Jen Charters (left) and Kris Wood get into the music during their set.

Jen Charters (left) and Kris Wood get into the music during their set.

Of gypsies and cowboys

The eclectic musical stylings of Blackberry Wood revisited Fort St. James for a one-night-only show at the Legion.

The eclectic musical stylings of Blackberry Wood revisited Fort St. James for a one-night-only show at the Legion.

The group is on a western Canadian tour, getting out into the winter wonderland for a few weeks, a change from their native land of the Vancouver area.

Most of the group lives in East Vancouver, but drummer Ryan Trigg is living in Squamish, B.C..

With everything from gypsy music to Hank Williams Sr. and Johnny Cash tunes, the group got the crowd up and dancing, some despite themselves.

While short their trumpet player, who is reportedly “somewhere in Mexico,” Blackberry Wood still put on a good show as a three-piece, though perhaps a bit less energetic than their festival shows to larger audiences.

While the group may have toned it down for the low ceilings of the Legion and smaller turnout, they still had some table-top performing by the sexy saxophone player Jen Charters and audience participation, including everyone laying on their back with their legs in the air riding an imaginary bicycle.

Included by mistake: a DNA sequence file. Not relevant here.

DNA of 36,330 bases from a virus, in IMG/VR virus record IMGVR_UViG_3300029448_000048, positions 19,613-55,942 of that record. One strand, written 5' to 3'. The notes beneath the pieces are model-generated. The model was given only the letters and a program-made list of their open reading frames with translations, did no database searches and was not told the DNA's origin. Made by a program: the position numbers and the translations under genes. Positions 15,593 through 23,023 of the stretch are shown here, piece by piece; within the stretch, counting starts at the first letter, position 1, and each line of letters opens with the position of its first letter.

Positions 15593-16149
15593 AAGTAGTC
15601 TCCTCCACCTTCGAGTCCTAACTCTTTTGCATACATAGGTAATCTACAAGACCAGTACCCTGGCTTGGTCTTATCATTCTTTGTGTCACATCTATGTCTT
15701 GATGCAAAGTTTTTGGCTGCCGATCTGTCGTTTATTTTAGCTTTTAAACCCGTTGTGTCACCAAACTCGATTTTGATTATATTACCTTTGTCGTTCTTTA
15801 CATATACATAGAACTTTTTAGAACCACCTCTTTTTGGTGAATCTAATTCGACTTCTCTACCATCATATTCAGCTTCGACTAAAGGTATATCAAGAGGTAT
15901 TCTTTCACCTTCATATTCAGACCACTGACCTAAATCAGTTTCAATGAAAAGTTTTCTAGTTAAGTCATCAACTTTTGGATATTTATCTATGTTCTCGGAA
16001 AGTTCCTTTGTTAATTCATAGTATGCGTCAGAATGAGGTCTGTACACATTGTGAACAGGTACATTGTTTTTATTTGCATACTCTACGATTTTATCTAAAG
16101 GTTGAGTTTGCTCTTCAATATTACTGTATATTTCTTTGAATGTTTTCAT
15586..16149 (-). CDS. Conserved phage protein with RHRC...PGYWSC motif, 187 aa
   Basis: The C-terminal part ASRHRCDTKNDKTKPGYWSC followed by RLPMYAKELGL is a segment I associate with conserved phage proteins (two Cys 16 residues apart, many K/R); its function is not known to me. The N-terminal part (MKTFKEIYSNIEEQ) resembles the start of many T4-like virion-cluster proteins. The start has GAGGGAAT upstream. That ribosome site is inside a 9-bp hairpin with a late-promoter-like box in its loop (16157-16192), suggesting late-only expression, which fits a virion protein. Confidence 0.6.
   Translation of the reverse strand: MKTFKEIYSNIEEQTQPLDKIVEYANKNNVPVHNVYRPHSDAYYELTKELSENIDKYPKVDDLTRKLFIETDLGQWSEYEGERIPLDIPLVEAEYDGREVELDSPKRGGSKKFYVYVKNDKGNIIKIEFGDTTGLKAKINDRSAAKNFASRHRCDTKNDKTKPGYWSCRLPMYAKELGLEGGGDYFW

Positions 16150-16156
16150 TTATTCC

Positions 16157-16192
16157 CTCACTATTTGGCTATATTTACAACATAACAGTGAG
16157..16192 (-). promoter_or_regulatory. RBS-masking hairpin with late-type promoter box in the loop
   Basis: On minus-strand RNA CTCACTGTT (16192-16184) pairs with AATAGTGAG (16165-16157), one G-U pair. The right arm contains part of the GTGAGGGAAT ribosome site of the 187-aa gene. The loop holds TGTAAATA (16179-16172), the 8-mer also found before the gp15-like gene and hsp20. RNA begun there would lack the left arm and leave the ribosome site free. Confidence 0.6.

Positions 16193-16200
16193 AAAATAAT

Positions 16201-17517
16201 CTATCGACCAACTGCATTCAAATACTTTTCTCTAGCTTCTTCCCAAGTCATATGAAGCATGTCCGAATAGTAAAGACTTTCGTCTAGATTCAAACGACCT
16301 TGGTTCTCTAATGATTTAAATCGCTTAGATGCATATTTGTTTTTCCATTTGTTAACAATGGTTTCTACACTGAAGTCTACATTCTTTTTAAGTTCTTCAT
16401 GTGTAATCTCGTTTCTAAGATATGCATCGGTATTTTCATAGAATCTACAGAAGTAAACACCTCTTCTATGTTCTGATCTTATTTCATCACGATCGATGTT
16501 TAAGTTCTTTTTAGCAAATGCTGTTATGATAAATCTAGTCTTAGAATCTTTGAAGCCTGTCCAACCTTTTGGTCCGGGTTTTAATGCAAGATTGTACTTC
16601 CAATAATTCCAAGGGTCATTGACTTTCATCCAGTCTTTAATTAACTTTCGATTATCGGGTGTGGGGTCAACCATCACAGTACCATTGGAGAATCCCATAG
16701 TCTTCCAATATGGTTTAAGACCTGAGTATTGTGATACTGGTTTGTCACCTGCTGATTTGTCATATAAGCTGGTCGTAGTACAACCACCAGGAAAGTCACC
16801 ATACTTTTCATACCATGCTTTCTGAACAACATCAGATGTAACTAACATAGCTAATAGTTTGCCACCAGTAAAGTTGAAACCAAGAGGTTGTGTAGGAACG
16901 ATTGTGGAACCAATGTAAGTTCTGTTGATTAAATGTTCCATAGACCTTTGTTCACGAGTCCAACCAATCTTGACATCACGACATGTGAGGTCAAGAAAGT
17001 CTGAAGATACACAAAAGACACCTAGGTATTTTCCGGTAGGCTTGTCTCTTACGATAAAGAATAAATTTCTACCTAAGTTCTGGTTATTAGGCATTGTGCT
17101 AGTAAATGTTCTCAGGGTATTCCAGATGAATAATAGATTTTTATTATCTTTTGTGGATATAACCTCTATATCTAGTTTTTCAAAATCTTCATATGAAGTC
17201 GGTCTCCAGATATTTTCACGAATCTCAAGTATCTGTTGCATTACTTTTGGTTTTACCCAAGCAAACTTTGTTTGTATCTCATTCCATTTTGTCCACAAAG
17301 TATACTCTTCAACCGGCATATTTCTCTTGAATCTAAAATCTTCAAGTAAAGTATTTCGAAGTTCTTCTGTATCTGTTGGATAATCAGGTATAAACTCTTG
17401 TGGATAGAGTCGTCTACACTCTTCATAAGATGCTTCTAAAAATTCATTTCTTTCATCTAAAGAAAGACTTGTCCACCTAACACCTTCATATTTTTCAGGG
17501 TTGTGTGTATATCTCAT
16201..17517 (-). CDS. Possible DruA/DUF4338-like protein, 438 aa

Audience turnout was low, with around 30 attendees, but those who did come seemed to enjoy themselves immensely, with plenty of opportunity for interacting with the band after the show.

While only their second time in Fort St. James, the group said they had been invited to play previously at MoM by Lionel Conant, and other friends had played the festival before and told them to try it out.

“It’s a different festival, we had a great time,” said Charters.

For those who were not at MoM, or missed Blackberry Wood’s performances, the group has a very theatrical show, full of audience involvement, dance-offs and bright costumes (remember the bumble bee?).

“We try and turn up the energy as much as we can when we play and the antics usually follow,” said Trigg.

When asked how they manage to bring together such a variety of styles and influences, the group seemed to look at it a bit like an old-school circus act, where everything from the exotic to the down-home would have been under one “big top.”

“We put it all under one big circus tent,” said Kris Wood, group front man.

The band is excited to be playing Glastonbury Festival this summer, a monster-festival in June in England, with around 140,000 people at the festival over the weekend (not including performers, crew, etc.).

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